New Delhi, Dec. 10: Union home minister P. Chidambaram has asked states to build dedicated teams and go after the Maoist top bosses, making Bengal and Jharkhand as top priority regions for security forces.
At a review meeting to look into Naxalite activity in the nine most-affected states on November 30, Chidambaram is known to have chalked out priorities for the security forces, asking them to remove the Maoist senior leadership who are the ideological backbone and intellectual pivot of the rebel movement.
“Central, zonal and divisional area commanders need to be pursued,” said a source, quoting notes and conversations exchanged at the meeting of security forces after the CRPF-Bengal police encounter on November 25 that killed Maoists’ hooded ideologue Koteshwara Rao, alias Kishan.
While the pressure will remain in Bengal, it will, however, be Jharkhand’s Saranda forest that will be top priority for the security forces. Senior leader Prashant Bose, alias Kishen, is believed to be hiding in the semi-urban areas of Jharkhand on the periphery of the West Singhbhum forest.
The security forces are also on the lookout for Sachin, a rebel who took charge of Maoist operations in the Patamda-Dalma region of East Singhbhum. Sachin, about whom the forces know very little, is believed to be harbouring Kishan’s aide, Suchitra, who sustained bullet injuries in the November 25 encounter.
The Centre is convinced that Rao’s killing and that of Azad by Andhra Pradesh police last year were twin blows that have jolted the Maoists.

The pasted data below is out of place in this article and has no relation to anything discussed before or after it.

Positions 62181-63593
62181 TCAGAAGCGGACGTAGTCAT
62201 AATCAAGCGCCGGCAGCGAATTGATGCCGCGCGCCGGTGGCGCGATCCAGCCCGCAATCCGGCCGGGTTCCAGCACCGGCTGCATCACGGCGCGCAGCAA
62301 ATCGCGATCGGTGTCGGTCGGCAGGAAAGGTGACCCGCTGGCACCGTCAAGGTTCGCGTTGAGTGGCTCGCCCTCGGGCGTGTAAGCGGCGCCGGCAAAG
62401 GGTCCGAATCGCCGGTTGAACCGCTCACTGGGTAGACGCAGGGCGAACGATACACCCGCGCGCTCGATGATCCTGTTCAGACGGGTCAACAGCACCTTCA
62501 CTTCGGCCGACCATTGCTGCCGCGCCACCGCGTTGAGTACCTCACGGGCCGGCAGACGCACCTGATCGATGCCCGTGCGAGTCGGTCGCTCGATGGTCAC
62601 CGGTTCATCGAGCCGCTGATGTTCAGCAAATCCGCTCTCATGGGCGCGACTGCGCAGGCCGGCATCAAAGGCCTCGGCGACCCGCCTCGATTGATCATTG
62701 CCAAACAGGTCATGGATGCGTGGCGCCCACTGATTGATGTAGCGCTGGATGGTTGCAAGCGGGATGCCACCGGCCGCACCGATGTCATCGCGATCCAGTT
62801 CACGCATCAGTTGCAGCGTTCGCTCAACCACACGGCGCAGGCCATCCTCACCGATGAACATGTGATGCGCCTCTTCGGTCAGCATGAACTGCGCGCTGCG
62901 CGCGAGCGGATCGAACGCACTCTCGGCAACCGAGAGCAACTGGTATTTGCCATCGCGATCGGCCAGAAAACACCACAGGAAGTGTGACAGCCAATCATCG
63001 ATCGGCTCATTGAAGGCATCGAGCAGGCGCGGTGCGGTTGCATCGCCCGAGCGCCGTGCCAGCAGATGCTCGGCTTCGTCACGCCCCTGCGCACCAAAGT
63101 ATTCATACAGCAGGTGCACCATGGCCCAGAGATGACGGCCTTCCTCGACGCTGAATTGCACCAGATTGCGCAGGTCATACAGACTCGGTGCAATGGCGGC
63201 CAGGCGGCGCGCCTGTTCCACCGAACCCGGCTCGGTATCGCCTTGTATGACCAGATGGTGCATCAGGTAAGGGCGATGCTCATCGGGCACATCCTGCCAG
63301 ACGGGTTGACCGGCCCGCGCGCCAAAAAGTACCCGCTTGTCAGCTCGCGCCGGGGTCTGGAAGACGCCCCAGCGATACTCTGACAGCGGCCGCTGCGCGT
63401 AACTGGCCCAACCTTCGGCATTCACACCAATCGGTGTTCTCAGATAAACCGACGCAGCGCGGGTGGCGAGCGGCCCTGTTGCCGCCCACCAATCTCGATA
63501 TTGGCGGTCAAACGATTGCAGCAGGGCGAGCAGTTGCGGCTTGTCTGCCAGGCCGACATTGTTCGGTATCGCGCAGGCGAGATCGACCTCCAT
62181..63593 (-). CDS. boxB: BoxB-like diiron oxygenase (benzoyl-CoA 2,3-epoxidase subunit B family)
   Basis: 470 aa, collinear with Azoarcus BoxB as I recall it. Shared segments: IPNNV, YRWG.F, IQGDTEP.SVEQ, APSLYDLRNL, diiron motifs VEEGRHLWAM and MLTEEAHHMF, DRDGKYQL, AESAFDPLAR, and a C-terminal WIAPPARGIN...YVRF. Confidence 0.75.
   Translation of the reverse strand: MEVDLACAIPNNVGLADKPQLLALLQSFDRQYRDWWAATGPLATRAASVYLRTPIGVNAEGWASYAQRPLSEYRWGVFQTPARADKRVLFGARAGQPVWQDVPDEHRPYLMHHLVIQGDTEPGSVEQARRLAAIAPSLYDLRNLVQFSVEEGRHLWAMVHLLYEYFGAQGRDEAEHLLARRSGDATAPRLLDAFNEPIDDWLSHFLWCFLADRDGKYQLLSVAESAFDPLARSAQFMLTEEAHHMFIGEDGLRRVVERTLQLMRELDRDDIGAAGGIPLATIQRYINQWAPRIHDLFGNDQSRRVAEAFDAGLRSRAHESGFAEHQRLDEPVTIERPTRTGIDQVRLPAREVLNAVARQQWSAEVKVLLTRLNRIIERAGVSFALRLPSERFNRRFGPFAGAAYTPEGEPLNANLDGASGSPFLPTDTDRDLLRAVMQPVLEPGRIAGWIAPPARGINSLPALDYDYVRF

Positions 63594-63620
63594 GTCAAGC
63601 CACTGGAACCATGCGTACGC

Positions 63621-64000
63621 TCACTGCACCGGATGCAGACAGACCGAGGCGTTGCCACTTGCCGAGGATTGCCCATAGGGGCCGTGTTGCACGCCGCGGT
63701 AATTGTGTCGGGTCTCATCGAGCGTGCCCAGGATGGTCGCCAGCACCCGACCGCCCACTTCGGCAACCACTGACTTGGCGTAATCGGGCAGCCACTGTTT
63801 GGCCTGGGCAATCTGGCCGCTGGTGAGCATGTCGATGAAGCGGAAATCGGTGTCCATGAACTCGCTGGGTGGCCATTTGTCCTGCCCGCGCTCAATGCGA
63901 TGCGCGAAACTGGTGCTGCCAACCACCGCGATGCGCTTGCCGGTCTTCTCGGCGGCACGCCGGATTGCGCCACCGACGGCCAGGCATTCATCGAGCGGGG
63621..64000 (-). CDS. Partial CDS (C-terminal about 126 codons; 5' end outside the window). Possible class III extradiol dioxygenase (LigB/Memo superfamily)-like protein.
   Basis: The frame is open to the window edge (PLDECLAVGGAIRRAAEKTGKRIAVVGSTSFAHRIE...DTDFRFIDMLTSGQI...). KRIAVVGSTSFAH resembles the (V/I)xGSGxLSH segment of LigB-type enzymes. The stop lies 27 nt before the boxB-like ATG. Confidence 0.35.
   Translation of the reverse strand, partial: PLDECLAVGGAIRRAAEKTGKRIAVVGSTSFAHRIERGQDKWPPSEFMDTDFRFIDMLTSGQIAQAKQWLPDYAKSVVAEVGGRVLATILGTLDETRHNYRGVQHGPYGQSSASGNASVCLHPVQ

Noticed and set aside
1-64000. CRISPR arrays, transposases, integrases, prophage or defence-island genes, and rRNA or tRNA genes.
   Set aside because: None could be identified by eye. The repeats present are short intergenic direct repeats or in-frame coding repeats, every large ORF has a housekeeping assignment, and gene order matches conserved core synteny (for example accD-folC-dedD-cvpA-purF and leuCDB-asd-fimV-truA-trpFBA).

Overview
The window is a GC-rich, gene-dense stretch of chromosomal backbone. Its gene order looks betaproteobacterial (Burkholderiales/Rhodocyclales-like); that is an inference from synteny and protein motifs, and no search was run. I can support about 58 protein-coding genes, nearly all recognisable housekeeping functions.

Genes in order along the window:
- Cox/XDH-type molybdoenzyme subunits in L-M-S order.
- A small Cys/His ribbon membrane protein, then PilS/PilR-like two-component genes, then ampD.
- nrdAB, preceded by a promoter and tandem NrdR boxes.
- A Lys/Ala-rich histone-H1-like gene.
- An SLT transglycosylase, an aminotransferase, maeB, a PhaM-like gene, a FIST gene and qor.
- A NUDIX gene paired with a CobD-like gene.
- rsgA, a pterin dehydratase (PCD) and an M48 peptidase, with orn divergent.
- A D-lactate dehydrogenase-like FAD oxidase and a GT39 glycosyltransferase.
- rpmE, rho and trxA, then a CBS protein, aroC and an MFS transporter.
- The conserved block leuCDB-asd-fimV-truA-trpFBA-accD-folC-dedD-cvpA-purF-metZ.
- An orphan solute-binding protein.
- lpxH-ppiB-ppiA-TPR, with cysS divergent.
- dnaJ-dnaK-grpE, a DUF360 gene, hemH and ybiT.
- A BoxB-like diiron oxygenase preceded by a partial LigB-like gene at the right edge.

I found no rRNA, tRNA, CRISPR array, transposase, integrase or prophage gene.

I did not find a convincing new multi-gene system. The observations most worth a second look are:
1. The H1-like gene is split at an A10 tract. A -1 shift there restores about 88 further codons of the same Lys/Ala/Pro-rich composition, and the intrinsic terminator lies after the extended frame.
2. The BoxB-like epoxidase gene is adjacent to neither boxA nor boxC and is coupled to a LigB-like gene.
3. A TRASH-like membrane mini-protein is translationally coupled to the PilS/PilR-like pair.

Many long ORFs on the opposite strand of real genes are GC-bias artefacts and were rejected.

The Centre is satisfied that other top leaders like CPI(Maoist) politburo members Kobad Ghandy, Narayan Sanyal, Pramod Mishra and Amitabh Bagchi were in custody.
Many new members, the government feels, were not as experienced or matured intellectually to give a required push to the Maoists’ movement.
A drop in violence and a relative lull in Maoist activity have, in part, been attributed to the elimination of senior leaders. Security analysts at North Block and South Block are also closely watching how Maoists would treat the central committee and politburo members in jail.
“If they are removed, the message going down the line is not good; but how can they be in the committee when they are not useful being in jail?” said a source.
The advent of younger, down-to-earth leaders with lesser ideological moorings, the Centre feels, could lead to internal rivalries based on regional affiliations as most leaders continue to hail from Andhra Pradesh. As a result, the Maoist movement could see a “contraction” in another two years.
At the same time, the pressure on rebels is being maintained. Jharkhand and Chhattisgarh remain a priority for security forces. Chhattisgarh has seen 26 per cent of all violence and 36 per cent of all Maoist-related deaths in the nine states.
There are 73 battalions of central forces and 37 battalions of India Reserve Battalions (IRB), besides the CRPF’s 10 CoBRA battalions deployed in the Maoist-affected states.